Narrator: “Suddenly, there was a cry from the lookout.”
Lookout: “Look out!”
Capt'n: "What is it?
Lookout: "An iceberg."
Sound effects: major crunching of ice on wooden hull.
Lookout: “Don't worry. It's gone now.”
An acccident on NZ’s Waitemata Harbour last year left a salutary lesson to kayakers, and boaters. An 8m powerboat, travelling at 16 knots was about 60m away from Stuart Chrisp's yellow kayak when he waved his bright yellow paddle and shouted a warning.
Obviously, shouting at a boat with twin props and doing 16 knots means you’re not going to be heard. And blowing the obligatory whistle attached to your PFD is a waste of time in most circumstances. There’s really not a lot a kayaker can do when caught in such a predicament. Thus the onus is on the bigger and faster boats to do the right thing – keep a lookout and adjust their speed.
Skipper of the powerboat was a rear commodore of the Royal NZ Yacht Squadron (RNZYS), who should have known better. Last week he pleaded guilty in the Auckland District Court to failing to keep a proper lookout, and failing to consider the obligations of the vessel he was in charge of. Interestingly, he’s believed to be the first person in NZ to be prosecuted for colliding with a kayaker. I don’t know if that’s the case elsewhere in the world.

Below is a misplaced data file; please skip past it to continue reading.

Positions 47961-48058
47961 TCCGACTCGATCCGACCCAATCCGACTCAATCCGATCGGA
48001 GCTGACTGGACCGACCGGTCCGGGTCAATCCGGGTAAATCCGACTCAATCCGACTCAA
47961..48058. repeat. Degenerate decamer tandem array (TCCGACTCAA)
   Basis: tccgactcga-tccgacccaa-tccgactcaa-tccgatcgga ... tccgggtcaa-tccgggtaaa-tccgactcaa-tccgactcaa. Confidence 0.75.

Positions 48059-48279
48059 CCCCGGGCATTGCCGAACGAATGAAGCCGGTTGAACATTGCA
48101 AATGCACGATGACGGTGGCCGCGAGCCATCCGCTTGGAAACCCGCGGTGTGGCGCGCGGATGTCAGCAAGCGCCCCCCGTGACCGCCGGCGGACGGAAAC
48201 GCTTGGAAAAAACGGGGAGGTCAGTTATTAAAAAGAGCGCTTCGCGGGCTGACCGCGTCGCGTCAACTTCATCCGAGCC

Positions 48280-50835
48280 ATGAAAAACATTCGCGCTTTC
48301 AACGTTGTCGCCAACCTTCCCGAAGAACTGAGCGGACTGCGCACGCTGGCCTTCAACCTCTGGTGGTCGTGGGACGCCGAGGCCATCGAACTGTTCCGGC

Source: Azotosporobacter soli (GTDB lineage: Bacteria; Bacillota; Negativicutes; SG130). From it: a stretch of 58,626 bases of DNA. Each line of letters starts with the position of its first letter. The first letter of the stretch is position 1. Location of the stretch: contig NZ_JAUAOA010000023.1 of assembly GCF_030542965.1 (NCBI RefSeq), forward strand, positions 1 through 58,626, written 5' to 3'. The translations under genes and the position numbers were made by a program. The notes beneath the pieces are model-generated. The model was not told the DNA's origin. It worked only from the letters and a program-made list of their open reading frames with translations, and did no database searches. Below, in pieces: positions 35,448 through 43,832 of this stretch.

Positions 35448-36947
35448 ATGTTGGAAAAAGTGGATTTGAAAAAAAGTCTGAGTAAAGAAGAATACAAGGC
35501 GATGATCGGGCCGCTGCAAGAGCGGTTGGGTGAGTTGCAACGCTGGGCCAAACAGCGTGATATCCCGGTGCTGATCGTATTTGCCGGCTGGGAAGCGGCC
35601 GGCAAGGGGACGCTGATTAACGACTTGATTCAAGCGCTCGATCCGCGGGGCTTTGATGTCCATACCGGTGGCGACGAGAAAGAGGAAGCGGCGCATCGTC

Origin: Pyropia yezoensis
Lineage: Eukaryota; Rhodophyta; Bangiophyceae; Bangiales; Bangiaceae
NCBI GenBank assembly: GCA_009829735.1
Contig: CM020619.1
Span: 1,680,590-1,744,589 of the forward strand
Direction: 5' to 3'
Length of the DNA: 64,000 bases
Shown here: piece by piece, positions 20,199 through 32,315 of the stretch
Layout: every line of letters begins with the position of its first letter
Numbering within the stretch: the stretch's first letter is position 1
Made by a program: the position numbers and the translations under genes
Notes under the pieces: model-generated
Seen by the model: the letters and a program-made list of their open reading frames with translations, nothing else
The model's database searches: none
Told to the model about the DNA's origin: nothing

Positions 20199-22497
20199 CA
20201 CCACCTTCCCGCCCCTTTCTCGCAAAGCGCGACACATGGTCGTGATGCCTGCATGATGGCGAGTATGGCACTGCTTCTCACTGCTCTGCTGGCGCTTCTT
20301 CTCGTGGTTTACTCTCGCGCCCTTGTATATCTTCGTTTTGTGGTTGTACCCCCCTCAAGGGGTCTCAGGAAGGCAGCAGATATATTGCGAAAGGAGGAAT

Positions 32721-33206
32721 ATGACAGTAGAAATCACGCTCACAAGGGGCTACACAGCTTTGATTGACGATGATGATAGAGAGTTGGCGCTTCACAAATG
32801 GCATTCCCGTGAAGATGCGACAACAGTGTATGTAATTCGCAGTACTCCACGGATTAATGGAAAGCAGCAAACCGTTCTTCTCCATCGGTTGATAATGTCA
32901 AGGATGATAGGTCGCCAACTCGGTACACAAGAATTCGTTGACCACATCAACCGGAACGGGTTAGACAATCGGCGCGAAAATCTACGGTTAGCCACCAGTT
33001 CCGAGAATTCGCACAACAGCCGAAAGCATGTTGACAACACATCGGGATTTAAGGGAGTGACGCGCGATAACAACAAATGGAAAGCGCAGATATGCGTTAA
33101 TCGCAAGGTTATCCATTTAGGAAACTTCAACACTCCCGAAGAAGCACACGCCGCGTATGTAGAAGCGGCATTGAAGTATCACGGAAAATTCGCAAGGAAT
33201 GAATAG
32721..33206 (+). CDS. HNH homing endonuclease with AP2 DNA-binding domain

On the skipper’s side, as soon as he heard the "thump" of the kayak under the boat, he fished Chrisp out of the water. But that, quite rightly, wasn’t good enough for the Court.
Overall, it’s a good warning for boaties with fast and powerful boats; collision regulations clearly state that you must keep a proper and effective lookout and adjust your speed accordingly. Please. But it also means that we kayakers have got to be always keeping a wary eye out in areas with heavier boat traffic.
And Chrisp? Apart from the fact that he seriously thought he wasn’t going to see his wife and three kids ever again, he was whisked off to hospital with severe bruising and a locked back and, as any good Kiwi would, said he was in “bloody agony”.